Contributing to jupyter/accessibility#

This Team Compass is a guide for team members of jupyter/accessibility and the broader community to navigate the project and keep track of the accessibility-related initiatives in the Jupyter ecosystem.

If you see information that is out of date, propose an edit in the jupyter/accessibility repository. To propose an edit directly from the documentation, click on the GitHub icon on the top of any page and then on the Suggest an edit menu item.

Issues and labels#

Before you open a new issue, please check if any of our open issues cover your idea already. If you open a new issue, please follow our basic guidelines laid out in our issue templates.

We have a number of labels in the repository - this helps us orient ourselves around what type of contribution is needed as well as to signal the type of skills this might involve. You can see the full list of issue labels in our jupyter/accessibility repository.

Making a Change with a Pull Request#

The following steps are a guide to help you contribute in a way that will be straightforward for everyone to review and move forward.

  1. Comment on an existing issue or open a new issue referencing your addition

    This allows other members of team to confirm that you aren’t overlapping with work that’s currently underway and that everyone is on the same page with the goal of the work you’re going to carry out or proposing.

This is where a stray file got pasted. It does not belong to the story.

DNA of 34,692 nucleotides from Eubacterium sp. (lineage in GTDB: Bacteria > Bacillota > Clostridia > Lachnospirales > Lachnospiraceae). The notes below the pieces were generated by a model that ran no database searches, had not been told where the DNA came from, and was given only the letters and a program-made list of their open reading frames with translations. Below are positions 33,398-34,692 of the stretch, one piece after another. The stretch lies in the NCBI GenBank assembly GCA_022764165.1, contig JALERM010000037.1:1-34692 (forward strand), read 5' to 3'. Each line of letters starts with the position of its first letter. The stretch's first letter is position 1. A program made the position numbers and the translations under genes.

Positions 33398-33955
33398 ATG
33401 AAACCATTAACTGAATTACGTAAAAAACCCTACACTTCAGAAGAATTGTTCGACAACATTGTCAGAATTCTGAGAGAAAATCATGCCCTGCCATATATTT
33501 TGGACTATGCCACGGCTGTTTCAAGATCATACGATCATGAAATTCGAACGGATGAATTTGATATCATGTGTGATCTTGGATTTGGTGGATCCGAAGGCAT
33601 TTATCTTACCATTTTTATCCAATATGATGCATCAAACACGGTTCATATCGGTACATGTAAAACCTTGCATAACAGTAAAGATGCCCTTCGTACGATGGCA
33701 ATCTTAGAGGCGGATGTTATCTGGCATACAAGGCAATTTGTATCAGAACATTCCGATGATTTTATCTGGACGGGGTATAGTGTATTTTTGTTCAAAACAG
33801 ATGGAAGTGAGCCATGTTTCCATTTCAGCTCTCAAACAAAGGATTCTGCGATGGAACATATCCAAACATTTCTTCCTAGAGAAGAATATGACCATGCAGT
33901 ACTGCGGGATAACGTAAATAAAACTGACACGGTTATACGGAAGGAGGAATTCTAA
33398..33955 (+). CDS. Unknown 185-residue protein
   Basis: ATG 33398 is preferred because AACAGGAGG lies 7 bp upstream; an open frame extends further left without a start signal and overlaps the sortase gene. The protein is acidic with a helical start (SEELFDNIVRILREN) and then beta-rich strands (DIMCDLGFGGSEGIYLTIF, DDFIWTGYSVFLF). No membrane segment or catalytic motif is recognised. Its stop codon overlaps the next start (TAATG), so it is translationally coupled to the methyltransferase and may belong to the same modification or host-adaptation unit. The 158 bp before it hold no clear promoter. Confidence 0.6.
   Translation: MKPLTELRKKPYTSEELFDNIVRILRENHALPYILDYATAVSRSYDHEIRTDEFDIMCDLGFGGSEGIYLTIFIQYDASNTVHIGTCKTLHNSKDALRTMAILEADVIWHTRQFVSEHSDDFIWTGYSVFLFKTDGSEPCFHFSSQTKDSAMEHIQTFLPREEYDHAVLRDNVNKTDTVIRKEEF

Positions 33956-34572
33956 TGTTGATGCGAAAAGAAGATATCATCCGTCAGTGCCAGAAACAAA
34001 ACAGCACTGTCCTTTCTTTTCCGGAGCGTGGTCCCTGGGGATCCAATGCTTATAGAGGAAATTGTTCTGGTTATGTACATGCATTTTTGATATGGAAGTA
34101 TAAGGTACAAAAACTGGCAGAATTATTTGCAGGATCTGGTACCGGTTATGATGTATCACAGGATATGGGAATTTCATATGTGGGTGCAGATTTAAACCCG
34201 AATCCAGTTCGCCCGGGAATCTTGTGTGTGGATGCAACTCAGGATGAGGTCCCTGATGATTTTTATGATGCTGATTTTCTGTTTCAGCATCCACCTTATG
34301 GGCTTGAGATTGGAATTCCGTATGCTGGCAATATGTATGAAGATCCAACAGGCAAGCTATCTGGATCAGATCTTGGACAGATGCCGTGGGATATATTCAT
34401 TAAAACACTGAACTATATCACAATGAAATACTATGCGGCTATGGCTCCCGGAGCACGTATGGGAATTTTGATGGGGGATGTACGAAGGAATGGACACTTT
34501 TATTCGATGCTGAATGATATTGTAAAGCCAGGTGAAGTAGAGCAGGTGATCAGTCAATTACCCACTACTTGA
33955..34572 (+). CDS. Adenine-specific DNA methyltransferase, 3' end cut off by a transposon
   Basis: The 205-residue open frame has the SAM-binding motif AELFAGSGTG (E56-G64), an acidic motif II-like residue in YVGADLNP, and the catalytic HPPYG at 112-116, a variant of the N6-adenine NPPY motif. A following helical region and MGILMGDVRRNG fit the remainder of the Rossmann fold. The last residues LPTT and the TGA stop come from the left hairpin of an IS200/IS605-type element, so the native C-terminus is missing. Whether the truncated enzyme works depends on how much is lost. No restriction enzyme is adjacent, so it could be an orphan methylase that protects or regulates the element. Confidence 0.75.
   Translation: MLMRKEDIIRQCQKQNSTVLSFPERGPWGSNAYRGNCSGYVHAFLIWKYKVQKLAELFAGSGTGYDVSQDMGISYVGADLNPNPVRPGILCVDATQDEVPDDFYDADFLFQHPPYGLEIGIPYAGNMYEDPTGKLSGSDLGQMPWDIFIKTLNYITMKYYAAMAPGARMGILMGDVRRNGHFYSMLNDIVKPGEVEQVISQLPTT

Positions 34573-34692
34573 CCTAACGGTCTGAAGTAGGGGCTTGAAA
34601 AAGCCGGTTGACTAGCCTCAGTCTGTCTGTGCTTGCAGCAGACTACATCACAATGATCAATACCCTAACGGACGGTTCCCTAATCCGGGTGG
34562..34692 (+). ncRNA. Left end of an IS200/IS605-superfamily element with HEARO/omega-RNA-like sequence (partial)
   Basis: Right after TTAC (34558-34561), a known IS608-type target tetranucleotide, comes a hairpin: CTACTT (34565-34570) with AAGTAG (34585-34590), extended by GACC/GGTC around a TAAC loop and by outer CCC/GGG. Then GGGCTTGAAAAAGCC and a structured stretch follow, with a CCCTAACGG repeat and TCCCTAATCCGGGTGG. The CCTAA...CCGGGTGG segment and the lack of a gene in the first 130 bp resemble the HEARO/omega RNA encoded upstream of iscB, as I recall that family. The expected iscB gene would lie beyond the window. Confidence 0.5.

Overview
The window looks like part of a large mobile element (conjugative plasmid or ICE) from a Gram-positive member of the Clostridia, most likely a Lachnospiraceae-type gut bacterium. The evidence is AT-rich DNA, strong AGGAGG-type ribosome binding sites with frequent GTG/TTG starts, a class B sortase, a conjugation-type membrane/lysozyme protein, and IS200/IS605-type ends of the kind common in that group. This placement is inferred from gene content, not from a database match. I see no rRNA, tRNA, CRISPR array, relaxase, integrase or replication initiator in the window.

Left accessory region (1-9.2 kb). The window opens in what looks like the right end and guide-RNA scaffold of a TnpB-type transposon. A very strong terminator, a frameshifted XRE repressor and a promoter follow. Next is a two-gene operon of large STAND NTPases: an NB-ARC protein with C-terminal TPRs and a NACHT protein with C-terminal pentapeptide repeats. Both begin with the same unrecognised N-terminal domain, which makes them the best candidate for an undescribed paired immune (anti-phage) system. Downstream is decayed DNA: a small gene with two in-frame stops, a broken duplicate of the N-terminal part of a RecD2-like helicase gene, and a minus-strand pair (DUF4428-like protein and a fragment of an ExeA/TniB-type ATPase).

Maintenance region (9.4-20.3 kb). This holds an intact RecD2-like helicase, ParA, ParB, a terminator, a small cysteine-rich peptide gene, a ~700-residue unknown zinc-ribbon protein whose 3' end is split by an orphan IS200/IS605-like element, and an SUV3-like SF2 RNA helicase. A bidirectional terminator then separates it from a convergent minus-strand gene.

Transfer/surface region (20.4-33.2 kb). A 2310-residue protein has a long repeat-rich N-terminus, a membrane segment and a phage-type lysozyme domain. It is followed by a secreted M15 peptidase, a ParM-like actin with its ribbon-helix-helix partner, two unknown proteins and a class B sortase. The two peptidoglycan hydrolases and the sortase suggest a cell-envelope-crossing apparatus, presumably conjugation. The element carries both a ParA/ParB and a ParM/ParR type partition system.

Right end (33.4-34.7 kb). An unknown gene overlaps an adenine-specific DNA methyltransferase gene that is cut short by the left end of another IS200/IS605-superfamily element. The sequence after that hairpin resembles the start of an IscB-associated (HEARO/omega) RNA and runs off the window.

2. Fork the jupyter/accessibility repository

    This is now your own unique copy of jupyter/accessibility. Changes here won’t affect anyone else’s work, so it’s a safe space to explore edits to the content!

  3. Make the changes you’ve discussed

    Try to keep the changes focused. If you submit a large amount of work all in one go it will be much more work for whoever is reviewing your pull request.

    While making your changes, commit often and write self-explanatory commit messages. This blog by Chris Beams explains how to write a good Git commit message and why it matters. It is also perfectly fine to have a lot of commits - including ones that break code.

  4. Submit a Pull Request (PR)

We encourage you to open a pull request as early in your contributing process as possible. This allows everyone to see what is currently being worked on. It also provides you, the contributor, feedback in real-time from both the community and the continuous integration as you make commits (which will help prevent stuff from breaking).

A member of jupyter/accessibility team will then review your changes to confirm that they can be merged into the main repository. A review will probably consist of a few questions to help clarify the work you’ve done. Keep an eye on your GitHub notifications and be prepared to join in that conversation 🔔.

Making Changes to the Team Compass#

Adding Content#

The source for the Team Compass content is located in the docs directory and is organized under the following chapters:

  • Accessibility Efforts - content is located in docs/resources